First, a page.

Beavers recovering after witnessing tragedy


David DeHart, Multimedia Contributor

On Aug. 17, the Oregon State University men’s basketball team witnessed an attack in Barcelona, where an individual drove a van through a pedestrian area, killing 14 and injuring over 100. The Beavers were in Spain on a 13-day trip to play five exhibition games and were scheduled to play their first game on the day of the attack, according to the team’s website. The team was leaving the lobby of their hotel when the attack took place right outside the building, according to Vice President and Director of Athletics Scott Barnes. Nobody traveling with the team was harmed, but many witnessed the tragic incident, Barnes said.

According to Steve Clark, OSU vice president for University Relations and Marketing, 16 people associated with OSU, in addition to those traveling with the men’s basketball team,  were also traveling in Spain at the time, and all were deemed to be safe.

“(After the attack) most members of the OSU team traveling party remained in their nearby hotel, while a few others who were temporarily separated from the main OSU traveling party remained in safe locations as instructed by local public safety officials,” Clark said in an email.

Shortly after the attack, the team released a video in place of media correspondence. In the video, Head Coach Wayne Tinkle impressed upon the OSU community the great emotional toll of witnessing such an act.

According to Barnes, the athletics department made sure that everybody traveling with the team who witnessed the attack had access to whatever mental health support they needed, making daily contact and opening a line to talk about what had transpired. Barnes noted that the team’s spirits seem to have begun to improve.

“The competition is serving as a way to bring some closure and focus to why they are there,” Barnes said. “In a very unfortunate manner, this has brought them closer together.”

Speaking on the motivations that fuel attacks like this, Jose-Antonio Orosco, an associate professor in philosophy and director of the Peace Studies certificate program at OSU, pointed out that the basis for political violence depends heavily on its historical context.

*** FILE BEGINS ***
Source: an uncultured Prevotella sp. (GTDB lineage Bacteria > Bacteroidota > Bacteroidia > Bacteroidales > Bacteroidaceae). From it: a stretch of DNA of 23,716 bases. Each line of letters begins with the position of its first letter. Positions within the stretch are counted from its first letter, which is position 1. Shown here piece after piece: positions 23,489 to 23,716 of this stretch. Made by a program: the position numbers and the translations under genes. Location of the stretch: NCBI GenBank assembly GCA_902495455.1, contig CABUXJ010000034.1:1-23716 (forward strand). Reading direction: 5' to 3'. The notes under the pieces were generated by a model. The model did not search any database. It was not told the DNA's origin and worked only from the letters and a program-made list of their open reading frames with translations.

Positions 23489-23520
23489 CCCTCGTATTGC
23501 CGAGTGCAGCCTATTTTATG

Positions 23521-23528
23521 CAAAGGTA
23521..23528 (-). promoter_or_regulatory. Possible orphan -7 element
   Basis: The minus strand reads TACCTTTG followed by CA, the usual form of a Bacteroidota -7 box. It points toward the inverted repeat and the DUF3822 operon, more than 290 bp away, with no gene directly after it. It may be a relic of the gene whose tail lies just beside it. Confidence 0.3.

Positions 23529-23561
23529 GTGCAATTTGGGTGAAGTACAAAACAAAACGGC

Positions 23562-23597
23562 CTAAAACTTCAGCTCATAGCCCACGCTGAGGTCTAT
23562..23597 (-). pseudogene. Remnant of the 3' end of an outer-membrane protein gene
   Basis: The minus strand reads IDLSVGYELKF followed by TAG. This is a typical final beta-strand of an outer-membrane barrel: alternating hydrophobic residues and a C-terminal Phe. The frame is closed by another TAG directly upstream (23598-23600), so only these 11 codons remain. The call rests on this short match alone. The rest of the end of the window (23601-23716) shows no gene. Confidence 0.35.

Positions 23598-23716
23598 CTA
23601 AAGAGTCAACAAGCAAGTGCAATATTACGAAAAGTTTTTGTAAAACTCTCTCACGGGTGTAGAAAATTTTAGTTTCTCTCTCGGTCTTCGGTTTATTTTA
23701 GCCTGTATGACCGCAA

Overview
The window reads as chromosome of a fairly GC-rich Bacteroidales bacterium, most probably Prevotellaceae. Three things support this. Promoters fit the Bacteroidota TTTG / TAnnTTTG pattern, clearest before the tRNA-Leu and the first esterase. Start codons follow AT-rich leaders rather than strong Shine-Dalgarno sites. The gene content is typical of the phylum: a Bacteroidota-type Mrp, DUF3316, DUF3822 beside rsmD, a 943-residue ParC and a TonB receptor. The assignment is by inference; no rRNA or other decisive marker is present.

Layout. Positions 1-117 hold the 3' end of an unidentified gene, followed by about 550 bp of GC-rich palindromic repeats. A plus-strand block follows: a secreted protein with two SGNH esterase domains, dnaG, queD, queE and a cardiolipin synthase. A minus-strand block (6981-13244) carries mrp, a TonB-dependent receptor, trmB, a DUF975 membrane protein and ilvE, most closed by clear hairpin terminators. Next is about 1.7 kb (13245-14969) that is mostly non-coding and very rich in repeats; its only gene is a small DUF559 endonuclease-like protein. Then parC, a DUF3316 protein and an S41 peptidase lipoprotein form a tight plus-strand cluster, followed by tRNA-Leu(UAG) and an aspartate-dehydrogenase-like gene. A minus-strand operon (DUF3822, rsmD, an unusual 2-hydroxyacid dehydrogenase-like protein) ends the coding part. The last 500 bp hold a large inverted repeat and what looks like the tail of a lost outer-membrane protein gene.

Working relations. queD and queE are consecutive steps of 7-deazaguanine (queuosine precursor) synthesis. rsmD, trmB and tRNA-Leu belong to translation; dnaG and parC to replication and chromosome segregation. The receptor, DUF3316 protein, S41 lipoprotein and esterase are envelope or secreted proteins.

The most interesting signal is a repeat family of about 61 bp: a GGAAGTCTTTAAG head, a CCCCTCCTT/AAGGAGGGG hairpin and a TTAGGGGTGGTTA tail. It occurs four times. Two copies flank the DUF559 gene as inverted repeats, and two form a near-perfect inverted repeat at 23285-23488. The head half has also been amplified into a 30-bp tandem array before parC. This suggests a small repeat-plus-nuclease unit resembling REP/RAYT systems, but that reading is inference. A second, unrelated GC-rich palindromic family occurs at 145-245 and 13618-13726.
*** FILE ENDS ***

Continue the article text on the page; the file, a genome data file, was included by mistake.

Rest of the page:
While political violence by non-state actors came predominantly from national liberation or secessionist movements for much of the 20th century and into some of the 21st century, more recently individuals engaged in political violence tend to be motivated by ideology and a sense that conflicting worldviews threaten the moral order of their lives, according to Orosco.

“In the case of terrorist violence in the 21st century, a lot of it is in response to the instability and failed governments in the Middle East, and those were brought about by much more powerful nations such as the Soviet Union/Russia and the United States competing for strategic hegemony in the region,” Orosco said in an email.

According to Orosco, responses to this type of violence usually take the form of either military action or police enforcement against attackers. However, Orosco also noted that alternative nonviolent approaches exist, such as building political and economic equality to address some of the societal factors that lead people to turn to political violence.

“Nations also negotiate with non-state actors in some cases, such as in Colombia, Ireland or Israel,” Orosco said. “Some studies have shown that military responses tend to be less effective in reducing this kind of violence than relying on negotiation or police enforcement.”

On the university level, response to this attack has mainly focused on ensuring the physical and mental well being of the travelers who were affected by the incident. According to Barnes, the athletics department has made it a priority to continually offer access to any psychological support that may be beneficial going forward to those who witnessed the attack or the aftermath.

“The thing we’ve got to be vigilant about is understanding the landscape worldwide relative to safety and yet not take opportunities like this (to travel abroad) away from our students,” Barnes said.

To view Tinkle’s video statement click here.

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